Understanding the Aereo Case

May 14, 2014


Neil J. Rosini

The Supreme Court's decision likely will turn on whether the service offers private or public performances of TV programs.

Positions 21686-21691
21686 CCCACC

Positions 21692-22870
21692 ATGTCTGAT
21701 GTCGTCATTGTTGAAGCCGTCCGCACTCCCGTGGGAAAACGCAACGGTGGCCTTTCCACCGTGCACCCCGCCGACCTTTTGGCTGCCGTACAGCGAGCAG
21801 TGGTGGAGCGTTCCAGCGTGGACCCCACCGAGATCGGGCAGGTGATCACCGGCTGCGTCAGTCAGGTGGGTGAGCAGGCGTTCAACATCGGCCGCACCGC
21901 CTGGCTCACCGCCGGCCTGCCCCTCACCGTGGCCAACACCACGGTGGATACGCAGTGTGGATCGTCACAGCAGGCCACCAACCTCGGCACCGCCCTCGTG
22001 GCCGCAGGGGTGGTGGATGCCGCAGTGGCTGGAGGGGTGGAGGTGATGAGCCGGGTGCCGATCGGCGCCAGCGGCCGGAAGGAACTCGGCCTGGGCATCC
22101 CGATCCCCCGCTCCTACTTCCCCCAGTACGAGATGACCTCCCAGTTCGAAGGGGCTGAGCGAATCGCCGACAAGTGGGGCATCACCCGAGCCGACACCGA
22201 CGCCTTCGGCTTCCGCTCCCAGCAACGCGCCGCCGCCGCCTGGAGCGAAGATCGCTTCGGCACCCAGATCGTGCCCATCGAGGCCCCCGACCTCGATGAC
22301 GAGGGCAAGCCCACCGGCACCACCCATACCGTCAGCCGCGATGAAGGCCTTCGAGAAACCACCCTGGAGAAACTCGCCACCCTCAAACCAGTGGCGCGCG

On April 22, the Supreme Court heard oral argument in the case of American Broadcasting Companies v. Aereo in which 17 media companies including NBC, CBS, FOX, Telemundo and PBS are challenging Aereo’s right to capture local over the air television programs and retransmit them to its customers over the internet.  Aereo seeks no permission from the broadcasters and makes no payment to them on the premise that the configuration of its hardware results in a “private performance” of the television programs to its customers, which copyright owners don’t control.  This poses an economic threat to local stations in large markets, which receive substantial fees from cable companies for the right to retransmit their signals.  Aereo contrasts its service with “public performances” that can result, under copyright law, from transmitting a program to the public. (The term “public performance” also embraces showing a program in a public place, but that type of performance is not relevant here.)  When a customer using Aereo’s service asks to “watch” or “record” a program, Aereo assigns one of thousands of miniature antennas (each about the size of a dime) to fulfill the order. The antenna collects the TV broadcast signal of the selected show and transmits it to Aereo’s digital video recorder, which makes a unique copy for each request.  If the customer selected “watch,” the recording device transmits what Aereo considers a “personal copy” of the program over the internet to the home TV or mobile viewing device of the customer almost contemporaneously with the TV broadcast.  If the customer selects “record,” the program is stored until the customer chooses to see it.  Either way, says Aereo, the hardware only operates at the direction of a customer and delivers a unique copy that no other customer can see, as if the customer were simply using a personal remote antenna and remote video recorder rented out by Aereo, resulting in a private performance on the television or mobile device of the customer.  From Aereo’s perspective, its service is like any other cloud storage except that instead of uploading content from her own device, the customer directs Aereo’s antenna and recording equipment to capture the program from free over the air transmissions, which are accessible to anyone. Accordingly, Aereo says that when using its service, the user supplies her own content using Aereo’s equipment, not Aereo.  The plaintiff broadcasters, on the other hand, argue that Aereo is like any cable company that collects local broadcasts through an antenna and retransmits them to its subscribers.  Unlike Aereo, many of them pay substantial fees to broadcasters for the privilege of doing so because a transmission that carries the program from the cable company’s antenna to the public is an unlawful public performance when made without express permission.  They argue that by making thousands of programs available to thousands of Aereo customers in a commercial enterprise, Aereo is indeed transmitting “to the public” thousands of infringing public performances and that Aereo’s Rube Goldberg design should not distract the Court from its theft of their property.  The Second Circuit Court of Appeals, which had the case before it went to the Supreme Court, sided with Aereo.  The Supreme Court now has to decide whether or not the broadcasters have the better argument. If so, will the Court frame an opinion that doesn’t do collateral damage to cloud storage generally? And if broadcasters lose their appeal, will some of them abandon over the air broadcasting, as they have threatened?  A decision is expected by the end of June.  For more information, please contact Neil Rosini at [email protected].